Noah Lawrence
Knesset and Senate alum, now rabbinic intern

The shofar’s wisdom for an America in crisis

A shofar, the ram’s horn blown like a trumpet on Rosh Hashanah and Yom Kippur, next to a mask for protection from Covid-19. (Photo by Noah Lawrence)

This year’s Days of Awe are like none other. American Jews and our families and friends have been duly inaugurating the new year and preparing for atonement and the clean slate that follows. Yet we are doing so amid no ordinary times for celebrating Rosh Hashanah and Yom Kippur, but rather a whole battalion of national crises — from the death of Justice Ruth Bader Ginsburg and the storm surrounding the future of the Supreme Court to the utterly dark milestone of 200,000 Americans dead from Covid-19.

How can you celebrate a new year in these times? How can you have any sense of a clean slate? It is hard to know where to begin. And yet the Days of Awe have wisdom that can offer crucial guidance for navigating this moment in American history.

That wisdom begins with the call of the shofar.

Hearing the shofar each year is a crucial part of what makes this season both a familiar cultural treasure and a zenith of spiritual intensity. No one who has heard the shofar can forget its uniquely visceral, rousing, haunting call, fusing the soaring blast of a modern trumpet with a raw, primal surge that is wholly apart from human-made instruments.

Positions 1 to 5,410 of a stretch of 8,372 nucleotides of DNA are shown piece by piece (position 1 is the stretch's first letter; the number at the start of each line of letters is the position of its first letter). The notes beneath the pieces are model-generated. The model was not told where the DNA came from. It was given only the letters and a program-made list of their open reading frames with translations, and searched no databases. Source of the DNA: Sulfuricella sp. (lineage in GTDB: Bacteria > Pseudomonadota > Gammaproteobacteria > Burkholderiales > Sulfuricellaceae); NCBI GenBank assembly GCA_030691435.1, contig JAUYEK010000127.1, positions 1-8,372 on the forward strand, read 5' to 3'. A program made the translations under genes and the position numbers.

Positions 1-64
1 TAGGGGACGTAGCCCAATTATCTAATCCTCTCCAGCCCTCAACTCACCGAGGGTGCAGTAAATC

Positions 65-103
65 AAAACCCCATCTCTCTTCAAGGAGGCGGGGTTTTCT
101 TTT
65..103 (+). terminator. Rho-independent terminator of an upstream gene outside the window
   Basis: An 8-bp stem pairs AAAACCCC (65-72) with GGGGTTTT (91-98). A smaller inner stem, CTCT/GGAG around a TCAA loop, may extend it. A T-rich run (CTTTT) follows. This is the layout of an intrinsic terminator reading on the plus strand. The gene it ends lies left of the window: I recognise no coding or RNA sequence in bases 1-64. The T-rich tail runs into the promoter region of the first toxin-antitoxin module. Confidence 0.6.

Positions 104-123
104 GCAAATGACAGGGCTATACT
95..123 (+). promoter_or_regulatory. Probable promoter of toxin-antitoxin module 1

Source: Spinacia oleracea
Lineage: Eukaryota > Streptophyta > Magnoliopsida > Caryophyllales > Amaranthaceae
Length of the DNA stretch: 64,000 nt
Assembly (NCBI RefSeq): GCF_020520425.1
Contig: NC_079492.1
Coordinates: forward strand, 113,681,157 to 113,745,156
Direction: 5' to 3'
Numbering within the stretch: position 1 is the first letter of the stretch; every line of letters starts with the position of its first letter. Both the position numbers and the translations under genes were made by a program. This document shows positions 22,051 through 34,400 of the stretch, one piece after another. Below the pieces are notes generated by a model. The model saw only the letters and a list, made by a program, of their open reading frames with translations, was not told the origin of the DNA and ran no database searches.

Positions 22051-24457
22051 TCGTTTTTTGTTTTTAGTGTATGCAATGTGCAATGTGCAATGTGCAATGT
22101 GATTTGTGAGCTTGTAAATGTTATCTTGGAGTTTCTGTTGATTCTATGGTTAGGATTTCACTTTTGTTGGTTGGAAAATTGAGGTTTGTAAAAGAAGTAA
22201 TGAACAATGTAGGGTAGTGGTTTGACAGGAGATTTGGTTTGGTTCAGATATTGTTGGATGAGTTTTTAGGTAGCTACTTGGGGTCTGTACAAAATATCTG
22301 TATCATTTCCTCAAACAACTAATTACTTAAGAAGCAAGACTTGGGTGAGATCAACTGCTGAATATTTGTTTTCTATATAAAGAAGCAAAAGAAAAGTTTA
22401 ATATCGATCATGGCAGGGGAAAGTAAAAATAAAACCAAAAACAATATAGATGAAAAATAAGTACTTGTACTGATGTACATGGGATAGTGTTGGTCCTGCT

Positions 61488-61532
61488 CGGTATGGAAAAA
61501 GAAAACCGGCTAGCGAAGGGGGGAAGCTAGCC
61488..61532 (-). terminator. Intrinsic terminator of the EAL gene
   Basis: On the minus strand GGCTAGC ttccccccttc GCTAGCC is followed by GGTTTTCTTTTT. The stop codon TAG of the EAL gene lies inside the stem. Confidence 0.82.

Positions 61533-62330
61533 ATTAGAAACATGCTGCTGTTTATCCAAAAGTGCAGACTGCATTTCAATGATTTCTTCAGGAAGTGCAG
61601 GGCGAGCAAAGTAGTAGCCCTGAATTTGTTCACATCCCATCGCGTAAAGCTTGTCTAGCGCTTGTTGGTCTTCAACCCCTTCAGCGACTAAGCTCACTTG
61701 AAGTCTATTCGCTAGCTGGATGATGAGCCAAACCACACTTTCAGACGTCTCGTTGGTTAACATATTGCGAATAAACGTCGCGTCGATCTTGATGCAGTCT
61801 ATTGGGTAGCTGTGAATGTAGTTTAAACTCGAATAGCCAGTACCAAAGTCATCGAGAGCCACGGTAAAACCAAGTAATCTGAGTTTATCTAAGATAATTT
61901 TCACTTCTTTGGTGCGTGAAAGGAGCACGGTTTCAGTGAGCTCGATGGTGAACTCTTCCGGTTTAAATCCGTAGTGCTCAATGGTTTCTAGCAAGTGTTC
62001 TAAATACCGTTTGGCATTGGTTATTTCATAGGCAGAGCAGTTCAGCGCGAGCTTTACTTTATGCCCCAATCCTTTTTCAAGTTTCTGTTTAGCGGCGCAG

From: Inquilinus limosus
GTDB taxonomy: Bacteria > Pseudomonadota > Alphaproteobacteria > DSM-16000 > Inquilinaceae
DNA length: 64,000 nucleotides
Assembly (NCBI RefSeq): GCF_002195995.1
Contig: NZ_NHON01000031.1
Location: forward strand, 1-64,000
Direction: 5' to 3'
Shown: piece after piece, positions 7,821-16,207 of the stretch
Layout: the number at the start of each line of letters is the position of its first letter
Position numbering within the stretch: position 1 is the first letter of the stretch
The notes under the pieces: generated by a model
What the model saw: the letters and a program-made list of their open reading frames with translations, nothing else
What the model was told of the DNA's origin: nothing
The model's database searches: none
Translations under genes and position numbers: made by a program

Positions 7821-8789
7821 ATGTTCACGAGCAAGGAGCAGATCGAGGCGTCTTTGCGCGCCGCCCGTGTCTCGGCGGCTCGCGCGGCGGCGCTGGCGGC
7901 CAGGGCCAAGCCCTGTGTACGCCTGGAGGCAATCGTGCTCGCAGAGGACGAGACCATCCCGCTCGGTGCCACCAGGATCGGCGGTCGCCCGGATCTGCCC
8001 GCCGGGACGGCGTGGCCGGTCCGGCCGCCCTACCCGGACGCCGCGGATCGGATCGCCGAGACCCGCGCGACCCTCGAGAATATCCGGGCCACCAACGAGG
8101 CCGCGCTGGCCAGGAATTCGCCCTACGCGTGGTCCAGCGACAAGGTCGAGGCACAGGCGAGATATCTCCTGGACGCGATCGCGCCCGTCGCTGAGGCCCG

That hair-standing-on-end force emanates from the shofar’s original use: as ancient Israel’s national alarm system. The shofar mustered uprisings against oppressive rulers — freedom fighters like Ehud and Gideon blow the shofar for this purpose in the Book of Judges. The shofar also declared changes of leadership. Both King David’s usurping son Absalom and later Solomon as his rightful successor have the shofar blown at their coronations in the Biblical narratives.

Later, the shofar came to epitomize the figurative battle of teshuvah, of repentance, literally “return.” Living in 12th century Spain, Morocco, and Egypt, Rambam (full name Rabbi Moshe ben Maimon and also known as Maimonides) described the shofar as calling out: “Wake up, sleepers, from your sleep! And slumberers, awaken from your slumber! And search your actions, and come back in repentance, and remember your Creator” (Mishneh Torah, Hilchot Teshuvah • Laws of Repentance 3:4).

For many American Jews over the past decades and generations, that national alarm has seemed remote. The rituals of repentance have at times felt like a mere ancestral pantomime — or at most, something of deep significance personally, yet not on a larger scale.